T.E.R:R.A.I.N - Taranaki Educational Resource: Research, Analysis and Information Network


Weinmannia silvicola (Towai)

Kingdom:Plantae
Division:Magnoliophyta
Class:Magnoliopsida
Order:Oxalidales
Family:Cunoniaceae
Genus:Weinmannia
Species:W. silvicola
Binomial name: Weinmannia silvicola
Common name: Towai, Tawhero

Weinmannia silvicola known as Towai or Tawhero is a medium-sized tree of the family Cunoniaceae, is a very common tree in the north of the North Island of New Zealand, occurring in forest and forest margins from North Cape south to the latitude 38°S.
Weinmannia silvicola grows up to 15 metres tall or more, with a trunk up to 1 metre in diameter. The bark is smooth ands the young twigs and leaves are hairy.
Flowering occurs spring to early summer and the white inflorescence are at the branch tips and are 8-12 cm. long racemes holding the individual flowers on pedicels that are 2-3mm long. These flowers are not overly perfumed. The capsules ripen through summer. The dry capsules release tiny seeds which are dispersed by the wind.

The leaves of adult trees are 4-7cm long by 2-3cm wide and are thick and leathery. The surface is green ands shiny and the leaf margins are bluntly toothed. Weinmannia silvicola can be easily distinguished by the leaves on mature trees which comprise of up to five adjacent pairs of leaflets plus one relatively large terminal leaflet.
The juvenile trees have a great variety of leaf forms which adds to the confusion with Weinmannia racemosa and Ackama rosifolia (Makamaka). It can be distinguished from Ackama rosifolia by the lack of domatia on the underside of the leaves and they also have narrow, linear stipules (small leaf like appendage to a leaf, typically borne in pairs at the base of the leaf stalk.) that fall off early.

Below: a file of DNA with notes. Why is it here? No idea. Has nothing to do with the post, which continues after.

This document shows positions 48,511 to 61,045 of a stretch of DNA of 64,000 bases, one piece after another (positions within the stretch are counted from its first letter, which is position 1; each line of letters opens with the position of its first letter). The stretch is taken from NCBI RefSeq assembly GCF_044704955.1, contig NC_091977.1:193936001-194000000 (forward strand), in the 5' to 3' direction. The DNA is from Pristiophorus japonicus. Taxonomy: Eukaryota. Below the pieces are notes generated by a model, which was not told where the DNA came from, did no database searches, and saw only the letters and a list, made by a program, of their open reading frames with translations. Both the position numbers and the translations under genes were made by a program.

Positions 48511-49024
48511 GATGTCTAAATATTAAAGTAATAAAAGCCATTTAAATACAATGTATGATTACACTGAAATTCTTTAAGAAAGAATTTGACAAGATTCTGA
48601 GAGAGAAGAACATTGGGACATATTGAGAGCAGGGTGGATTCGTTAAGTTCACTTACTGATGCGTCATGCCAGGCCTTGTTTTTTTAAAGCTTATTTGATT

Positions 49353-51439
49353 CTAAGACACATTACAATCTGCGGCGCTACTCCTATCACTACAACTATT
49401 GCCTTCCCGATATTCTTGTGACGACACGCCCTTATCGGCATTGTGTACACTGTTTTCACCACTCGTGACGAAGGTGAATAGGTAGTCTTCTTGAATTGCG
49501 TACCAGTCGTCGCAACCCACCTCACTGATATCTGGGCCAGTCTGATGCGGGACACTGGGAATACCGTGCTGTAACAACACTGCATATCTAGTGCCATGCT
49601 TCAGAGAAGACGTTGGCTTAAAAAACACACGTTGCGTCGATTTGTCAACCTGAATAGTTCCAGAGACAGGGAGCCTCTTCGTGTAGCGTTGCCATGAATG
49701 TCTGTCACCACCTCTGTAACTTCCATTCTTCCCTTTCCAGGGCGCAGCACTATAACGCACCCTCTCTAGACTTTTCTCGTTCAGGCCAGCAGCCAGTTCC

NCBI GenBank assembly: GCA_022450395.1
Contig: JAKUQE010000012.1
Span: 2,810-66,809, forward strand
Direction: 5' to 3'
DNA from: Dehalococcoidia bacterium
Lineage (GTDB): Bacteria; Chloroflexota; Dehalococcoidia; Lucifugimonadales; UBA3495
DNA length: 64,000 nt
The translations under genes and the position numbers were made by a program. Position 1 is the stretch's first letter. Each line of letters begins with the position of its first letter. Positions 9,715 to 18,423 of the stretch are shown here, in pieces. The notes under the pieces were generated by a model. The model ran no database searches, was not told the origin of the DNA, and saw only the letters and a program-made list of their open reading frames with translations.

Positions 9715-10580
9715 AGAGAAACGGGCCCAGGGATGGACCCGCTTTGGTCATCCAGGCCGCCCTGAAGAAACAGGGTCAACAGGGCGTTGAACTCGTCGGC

The Maoris use to infuse bark in boiling water and this was used for skin diseases. They use to scrape off the rough outside bark from side of tree facing sun and use the clean inner bark. They would hammer it and put it into a billy with some water. They boiled it for about half an hour then took out the bark and stain the liquid through a clean cloth. They use to bath the cut with this liquid then bandaged it. Some times raupo was used as a bandage. It is said the treatment did not to leave a scar. The bark which contains large amounts of tannins (was used in tanning) and it was also used in dyeing.

Photographed at the Te Kainga Marire Native Gardens, Spencer Place. New Plymouth. (next to the Te Henui Walkway).

An adult tree after flowering with young capsules 


The young capsules with two (rarely three) partly dused pink styles 




Surface of a leaf  (4.5 cm in length.)


Under surface of a leaf.

A young tree at Otari